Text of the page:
“So when the state divides our per pupil amount, the per pupil amount is made up of one-third ad valorem taxes, the school support tax, and the difference the state makes up,” Schroeder said. “So the state makes that up through a number of different sources. A small component of those sources is the marijuana tax. It’s relatively small. It’s just included in that amount. We don’t break out the state amount by all its different sources.”

Trustee Debra Feemster compared the situation to legalized gambling in New Orleans. When proposed, she said it was to benefit schools but promises fell short. Mayer then said the district should get specific data regarding the marijuana tax.

“Wouldn’t it be nice if we could look at this and see, ‘Oh, this is going to be a 10 percent increase in revenue projections due to the marijuana tax?’” Mayer said.

“Of course it would,” Schroeder said. “But the other part of that is whether there is an increase. Is the state really contributing more or is it offsetting it with another source?”

Superintendent Traci Davis said the budget needs to be balanced based on current resources, although more effective monitoring and lobbying in Carson City are necessary. The next regular session of the Nevada Legislature convenes in early 2019.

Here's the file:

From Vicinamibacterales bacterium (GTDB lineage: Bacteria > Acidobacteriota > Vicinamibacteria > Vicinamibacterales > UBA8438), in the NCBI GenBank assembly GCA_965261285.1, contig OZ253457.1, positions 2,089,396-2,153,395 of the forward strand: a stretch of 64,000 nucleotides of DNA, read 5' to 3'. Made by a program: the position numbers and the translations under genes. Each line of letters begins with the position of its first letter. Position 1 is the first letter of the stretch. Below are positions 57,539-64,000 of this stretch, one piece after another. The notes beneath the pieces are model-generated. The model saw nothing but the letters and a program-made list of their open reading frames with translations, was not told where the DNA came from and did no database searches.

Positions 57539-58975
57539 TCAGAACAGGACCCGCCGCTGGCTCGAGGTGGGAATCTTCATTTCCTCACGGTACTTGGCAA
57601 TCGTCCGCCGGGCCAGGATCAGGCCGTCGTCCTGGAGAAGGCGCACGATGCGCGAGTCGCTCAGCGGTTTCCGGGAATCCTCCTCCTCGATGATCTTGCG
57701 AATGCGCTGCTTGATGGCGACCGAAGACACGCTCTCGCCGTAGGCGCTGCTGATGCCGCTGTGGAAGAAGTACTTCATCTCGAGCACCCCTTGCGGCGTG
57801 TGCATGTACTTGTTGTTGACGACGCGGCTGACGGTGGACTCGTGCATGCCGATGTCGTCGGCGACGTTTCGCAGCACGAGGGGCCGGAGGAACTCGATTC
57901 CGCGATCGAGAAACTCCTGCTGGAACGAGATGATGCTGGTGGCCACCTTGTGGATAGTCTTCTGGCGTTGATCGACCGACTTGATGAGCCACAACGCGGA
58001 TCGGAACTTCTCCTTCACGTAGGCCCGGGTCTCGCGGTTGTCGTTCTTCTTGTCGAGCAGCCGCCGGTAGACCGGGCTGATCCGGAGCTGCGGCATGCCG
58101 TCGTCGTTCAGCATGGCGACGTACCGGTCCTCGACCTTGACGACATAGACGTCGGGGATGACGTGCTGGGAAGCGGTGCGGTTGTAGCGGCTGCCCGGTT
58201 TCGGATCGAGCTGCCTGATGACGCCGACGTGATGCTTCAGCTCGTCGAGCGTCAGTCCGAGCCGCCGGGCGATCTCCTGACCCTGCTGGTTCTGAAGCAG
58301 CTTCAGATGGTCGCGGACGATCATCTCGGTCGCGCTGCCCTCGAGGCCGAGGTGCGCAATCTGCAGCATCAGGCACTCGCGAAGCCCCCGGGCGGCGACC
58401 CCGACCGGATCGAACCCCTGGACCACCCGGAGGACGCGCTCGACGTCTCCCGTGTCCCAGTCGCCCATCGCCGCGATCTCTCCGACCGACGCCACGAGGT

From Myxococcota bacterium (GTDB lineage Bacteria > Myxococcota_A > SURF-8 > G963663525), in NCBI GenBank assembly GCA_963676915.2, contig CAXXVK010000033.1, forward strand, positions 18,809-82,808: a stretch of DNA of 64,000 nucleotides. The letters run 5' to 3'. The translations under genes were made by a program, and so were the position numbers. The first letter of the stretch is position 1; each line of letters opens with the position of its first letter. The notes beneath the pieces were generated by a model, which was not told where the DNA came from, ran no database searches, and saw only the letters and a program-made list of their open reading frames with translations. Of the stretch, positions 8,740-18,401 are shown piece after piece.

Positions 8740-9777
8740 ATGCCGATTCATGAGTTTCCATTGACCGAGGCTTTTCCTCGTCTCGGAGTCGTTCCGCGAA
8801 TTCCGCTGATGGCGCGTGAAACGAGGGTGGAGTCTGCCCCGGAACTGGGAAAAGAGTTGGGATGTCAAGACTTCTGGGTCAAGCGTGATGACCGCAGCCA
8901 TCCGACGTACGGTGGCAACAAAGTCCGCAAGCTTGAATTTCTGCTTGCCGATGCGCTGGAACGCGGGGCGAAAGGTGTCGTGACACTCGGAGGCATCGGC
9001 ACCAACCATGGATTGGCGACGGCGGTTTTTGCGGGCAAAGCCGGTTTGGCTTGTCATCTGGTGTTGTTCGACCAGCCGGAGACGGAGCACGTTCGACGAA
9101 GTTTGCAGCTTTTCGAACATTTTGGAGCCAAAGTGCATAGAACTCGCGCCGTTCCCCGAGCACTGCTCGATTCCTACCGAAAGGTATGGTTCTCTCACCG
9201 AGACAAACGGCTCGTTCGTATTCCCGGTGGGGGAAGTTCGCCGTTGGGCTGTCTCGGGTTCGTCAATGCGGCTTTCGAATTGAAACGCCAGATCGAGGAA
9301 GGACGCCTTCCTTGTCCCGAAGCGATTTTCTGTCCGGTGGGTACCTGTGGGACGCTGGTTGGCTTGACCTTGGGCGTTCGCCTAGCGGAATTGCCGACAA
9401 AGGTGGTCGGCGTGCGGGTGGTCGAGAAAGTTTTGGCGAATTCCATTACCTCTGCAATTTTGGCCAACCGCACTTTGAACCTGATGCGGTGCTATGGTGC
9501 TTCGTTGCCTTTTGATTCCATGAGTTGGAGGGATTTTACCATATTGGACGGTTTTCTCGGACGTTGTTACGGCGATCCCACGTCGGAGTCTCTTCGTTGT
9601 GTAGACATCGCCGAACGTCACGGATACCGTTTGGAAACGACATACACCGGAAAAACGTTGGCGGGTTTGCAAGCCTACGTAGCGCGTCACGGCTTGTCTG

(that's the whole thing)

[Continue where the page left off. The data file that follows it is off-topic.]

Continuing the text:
“Here we sit. We’re losing teachers and all these things and they’re sitting on money that could be allocated,” Mayer continued. “Judging from the use of marijuana increasing, it would probably fund all the positions you’re proposing to cut. They’ve been collecting money since last July. It’s a shame.”

Bus Transportation

Increasing walk zones by a quarter mile each in elementary and middle school was also approved. Currently, elementary students are eligible for bus service if they’re more than 1 mile from campus. Middle school students must be 2 miles from campus to be bus eligible.

Washoe County school bus on a snowy day. Image: Carla O’Day.

“For a half million in savings, you’re going to put kids in danger,” Mayer said.

During budget town hall meetings, the public was more in favor of increasing walk zones than of other proposed cuts, board president Katy Simon Holland said.

Transportation director Rick Martin said children would be bussed if there are safety obstacles and that those who live on the border of being bus eligible could walk a quarter mile to the nearest bus stop.

The action would remove between eight and 10 full-time driver positions and save between $300,000 and $375,000 in salary and benefits, along with an additional $120,000 in fuel, repairs, maintenance and labor.

A 50 percent reduction in travel for district staff is also planned, along with a 7.4 percent cut to central services and salary freezes for district-level administrators in non-bargaining positions.

Carla O'Day
Carla O'Day
Carla has an undergraduate degree in journalism and more than 10 years experience as a daily newspaper reporter. She grew up in Jacksonville, Fla., moved to the Reno area in 2002 and wrote for the Reno Gazette-Journal for 8 years, covering a variety of topics. Prior to that, she covered local government in Fort Pierce, Fla.